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EHV-1 and EHV-4 introduction

AKA rhinopneumonitis, seen primarily in young horses at the time of weaning and beginning of training, 80-90% of horses are exposed to the virus by the age of 2, majority of horses run a mild respiratory disease (like a common cold), disease is acute, treatment is palliative (ban amine, fluids etc.) and prognosis is favorable, natural transmission happens by contact with another infected horse, aerosolized respiratory secretions or virus-contaminated fomites


types of EVH

EHV 1-5 infect horses, EHV 6-9 infect wild horses and zebras, EHV 1 and 4 are the most important, closely related but antigenically distinct with different disease profiles


distinguishing features of EHV 1 and EHV 4

EHV 1 infects a variety of cell types: respiratory, epithelial, endothelial, neuronal, lymphoid cells, EHV 1 is more virulent and can cause neurologic disorders, abortion (due to vasculitis), neonatal death, ocular disease and death
EHV 4 is more commonly isolated from mild respiratory cases and prognosis is favorable


similarities of EHV 1 and 4

both are enveloped viruses that make them highly susceptible to destruction by common disinfectants


main reservoir of EHV 1 and 4

latently infected horses (horse that is carrying the virus and begins shedding it due to stress), at stud farms foals acquire the virus from adult mares that shed the virus asymptomatically


How is EHV spread?

lives in the environment an average of 7 days, spread through direct horse to horse contact and indirect contact (fomites, personnel), very contagious, morbidity can reach 100%


risk factors for EHV outbreaks

overcrowding, heavy parasite burden, poor nutritional state, climatic extremes, concurrent disease and the intermingling of animals from different social groups (separate animals based on age/use), even if you have a closed herd, you can still have outbreaks


EHV latency

large majority of recovered horses carry a latent EHV infection for life in the t lymphocytes and the neurons of the trigeminal ganglia (cranial nerve that aids in feeling/movement of jaw), reactivation of the virus occurs after transport, rehousing, weaning, inclement weather, surgery, corticosteroid administration etc., reactivation is not accompanied by respiratory clinical signs, but the shedding of virus particles may infect other horses, reactivation may cause abortion due to destruction of blood vessels or endothelial cells in uterus


EHV 1 pathogenesis

replicates in upper respiratory tract, infects endothelial cells, lymphocytes and monocytes, viremia (virus reaches the blood stream and goes all over the body including the uterus and CNS), causes vasculitis and ischemia in the CNS and uterus, resulting in late term abortionthe virus reaches the trigeminal neurons 48 hours after infection and establishes latency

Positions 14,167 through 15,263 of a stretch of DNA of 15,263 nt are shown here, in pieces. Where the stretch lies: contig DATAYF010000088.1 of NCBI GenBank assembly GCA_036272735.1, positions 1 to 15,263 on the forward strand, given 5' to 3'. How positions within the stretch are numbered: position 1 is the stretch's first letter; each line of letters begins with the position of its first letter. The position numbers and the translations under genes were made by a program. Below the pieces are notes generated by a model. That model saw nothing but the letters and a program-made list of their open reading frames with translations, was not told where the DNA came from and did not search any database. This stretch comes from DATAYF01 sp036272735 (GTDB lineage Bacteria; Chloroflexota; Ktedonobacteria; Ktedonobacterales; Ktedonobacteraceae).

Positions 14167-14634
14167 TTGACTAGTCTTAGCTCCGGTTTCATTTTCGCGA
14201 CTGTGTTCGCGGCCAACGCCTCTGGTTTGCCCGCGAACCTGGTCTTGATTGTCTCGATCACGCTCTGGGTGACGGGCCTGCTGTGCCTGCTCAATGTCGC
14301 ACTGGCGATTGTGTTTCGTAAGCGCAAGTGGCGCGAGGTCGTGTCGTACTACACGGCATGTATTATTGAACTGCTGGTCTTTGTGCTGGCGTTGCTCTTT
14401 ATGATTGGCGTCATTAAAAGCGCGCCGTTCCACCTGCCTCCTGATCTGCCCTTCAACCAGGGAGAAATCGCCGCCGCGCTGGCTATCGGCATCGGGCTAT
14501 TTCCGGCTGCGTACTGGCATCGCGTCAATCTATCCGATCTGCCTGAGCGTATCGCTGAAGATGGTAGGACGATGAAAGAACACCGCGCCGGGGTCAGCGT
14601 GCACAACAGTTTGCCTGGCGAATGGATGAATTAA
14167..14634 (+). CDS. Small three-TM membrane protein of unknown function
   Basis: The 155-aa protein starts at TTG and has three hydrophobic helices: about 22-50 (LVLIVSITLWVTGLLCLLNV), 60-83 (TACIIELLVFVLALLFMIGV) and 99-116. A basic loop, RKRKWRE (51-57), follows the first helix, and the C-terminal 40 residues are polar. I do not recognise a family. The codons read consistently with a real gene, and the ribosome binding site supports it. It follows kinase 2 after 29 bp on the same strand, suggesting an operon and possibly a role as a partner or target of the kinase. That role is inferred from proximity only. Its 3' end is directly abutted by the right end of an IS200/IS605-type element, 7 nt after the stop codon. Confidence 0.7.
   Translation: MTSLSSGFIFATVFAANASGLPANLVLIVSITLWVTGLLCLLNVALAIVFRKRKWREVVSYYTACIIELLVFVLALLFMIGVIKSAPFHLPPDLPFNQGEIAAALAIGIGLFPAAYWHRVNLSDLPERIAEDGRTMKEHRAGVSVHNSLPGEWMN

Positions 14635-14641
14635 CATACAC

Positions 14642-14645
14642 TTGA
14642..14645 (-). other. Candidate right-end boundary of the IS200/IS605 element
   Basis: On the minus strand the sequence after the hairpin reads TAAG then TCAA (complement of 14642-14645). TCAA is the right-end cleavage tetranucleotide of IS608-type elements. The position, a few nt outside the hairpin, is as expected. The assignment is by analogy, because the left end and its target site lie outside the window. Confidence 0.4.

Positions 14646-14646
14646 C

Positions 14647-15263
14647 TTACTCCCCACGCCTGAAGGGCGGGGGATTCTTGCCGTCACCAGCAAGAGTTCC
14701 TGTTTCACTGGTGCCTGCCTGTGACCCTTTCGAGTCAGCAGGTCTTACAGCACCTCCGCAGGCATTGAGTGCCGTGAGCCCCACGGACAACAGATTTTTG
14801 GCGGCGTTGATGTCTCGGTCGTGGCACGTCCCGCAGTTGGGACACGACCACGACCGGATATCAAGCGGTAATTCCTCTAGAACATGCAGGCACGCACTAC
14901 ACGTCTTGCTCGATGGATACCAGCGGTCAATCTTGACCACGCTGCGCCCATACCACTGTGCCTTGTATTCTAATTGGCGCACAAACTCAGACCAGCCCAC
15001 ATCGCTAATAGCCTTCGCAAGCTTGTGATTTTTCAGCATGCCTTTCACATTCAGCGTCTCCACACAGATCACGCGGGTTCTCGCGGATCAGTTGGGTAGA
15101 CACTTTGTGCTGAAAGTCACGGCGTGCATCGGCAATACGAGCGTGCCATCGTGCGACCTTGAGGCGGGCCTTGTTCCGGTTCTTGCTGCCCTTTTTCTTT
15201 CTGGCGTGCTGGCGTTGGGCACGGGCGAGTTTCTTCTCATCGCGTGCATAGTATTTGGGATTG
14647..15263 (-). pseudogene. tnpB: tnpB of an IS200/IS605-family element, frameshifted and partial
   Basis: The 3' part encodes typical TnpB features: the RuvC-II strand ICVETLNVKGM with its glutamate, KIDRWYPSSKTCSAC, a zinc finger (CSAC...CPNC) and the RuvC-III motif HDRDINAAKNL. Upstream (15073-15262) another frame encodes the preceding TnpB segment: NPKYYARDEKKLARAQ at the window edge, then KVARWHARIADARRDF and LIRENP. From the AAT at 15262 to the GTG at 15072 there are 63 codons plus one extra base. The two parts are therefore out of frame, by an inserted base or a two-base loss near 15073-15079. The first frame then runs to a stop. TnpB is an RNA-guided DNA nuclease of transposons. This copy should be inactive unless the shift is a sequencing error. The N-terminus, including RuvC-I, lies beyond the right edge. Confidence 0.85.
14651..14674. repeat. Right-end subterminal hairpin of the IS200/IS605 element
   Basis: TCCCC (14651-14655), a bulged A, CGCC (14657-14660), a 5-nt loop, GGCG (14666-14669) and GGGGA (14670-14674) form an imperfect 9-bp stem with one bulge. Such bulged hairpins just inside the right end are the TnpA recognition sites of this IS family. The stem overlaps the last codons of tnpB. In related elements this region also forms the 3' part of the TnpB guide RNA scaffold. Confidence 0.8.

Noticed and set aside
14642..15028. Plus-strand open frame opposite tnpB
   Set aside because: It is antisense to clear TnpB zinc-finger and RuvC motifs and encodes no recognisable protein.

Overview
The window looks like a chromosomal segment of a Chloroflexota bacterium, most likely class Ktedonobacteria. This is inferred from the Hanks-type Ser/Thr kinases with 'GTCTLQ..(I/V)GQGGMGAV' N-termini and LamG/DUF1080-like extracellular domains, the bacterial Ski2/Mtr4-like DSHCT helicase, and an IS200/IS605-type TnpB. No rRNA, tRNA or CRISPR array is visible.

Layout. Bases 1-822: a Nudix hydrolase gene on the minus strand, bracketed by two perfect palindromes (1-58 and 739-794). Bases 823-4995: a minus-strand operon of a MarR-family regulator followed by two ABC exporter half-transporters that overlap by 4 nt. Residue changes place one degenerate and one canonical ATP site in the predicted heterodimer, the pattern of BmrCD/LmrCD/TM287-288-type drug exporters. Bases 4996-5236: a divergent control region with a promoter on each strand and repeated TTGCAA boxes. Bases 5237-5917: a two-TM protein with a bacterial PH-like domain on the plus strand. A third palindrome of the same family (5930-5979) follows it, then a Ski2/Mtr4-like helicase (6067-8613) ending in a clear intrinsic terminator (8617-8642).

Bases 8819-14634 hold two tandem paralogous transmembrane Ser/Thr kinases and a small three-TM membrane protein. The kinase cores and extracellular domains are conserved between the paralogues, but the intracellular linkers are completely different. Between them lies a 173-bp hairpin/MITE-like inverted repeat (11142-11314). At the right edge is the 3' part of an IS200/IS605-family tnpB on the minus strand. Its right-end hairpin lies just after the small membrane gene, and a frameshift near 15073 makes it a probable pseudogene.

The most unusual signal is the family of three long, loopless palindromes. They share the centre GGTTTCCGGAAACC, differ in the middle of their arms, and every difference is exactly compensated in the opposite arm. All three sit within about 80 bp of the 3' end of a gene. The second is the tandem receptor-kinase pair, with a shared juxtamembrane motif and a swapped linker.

EHV 4 pathogenesis

replicates in the upper respiratory tract, has low affinity for endothelial cells, does not establish viremia so it does not cause abortion or neurologic disease, respiratory disease that may have started with EHV (1 or 4) predisposes the affected horses to opportunistic bacterial infections leading to bacterial pneumonia


EHV 4 clinical signs

mild respiratory disease but may lead to secondary bacterial pneumonia, young animals have a more serious disease-depression, anorexia, biphasic fever (days 1-2 and 6-7), nasal discharge and ocular discharge
older animals or previously exposed show very mild respiratory disease or no sign of disease


EHV 1 clinical signs

uncommon to cause clinically apparent respiratory disease, except for very young foals infected with a highly virulent strain, mares abort, but without previous signs of respiratory disease


incubation period of EHV

up to 10 days


EHV vs flu clinical signs

in EHV cough is not a major clinical sign, except if horse is kept in unclean environment or is not rested from training/performance activities



laboratory: virus isolation, CSF, serology
very difficult to detect latently infected horses



NSAIDs for fever, maybe antibiotics, maybe fluids, mares that abort generally don't have any further complications and have no problems getting pregnant again



8 different commercially available killed vaccines, responsible for reducing abortion rate in mares by 75% over a 20 year period in KY, vaccines generally don't prevent respiratory disease, but diminish shedding, there is a vaccine only for abortion that has a much larger viral load than the regular vaccination, mares are generally vaccinated at 3, 5, 7 and 9 months of pregnancy


management of EHV

no stress, don't mix age groups, cleanliness, isolate new horses, isolate sick horses, don't mix new horses with pregnant mares in the last 1/3 of pregnancy, don't mix resident groups with itinerant group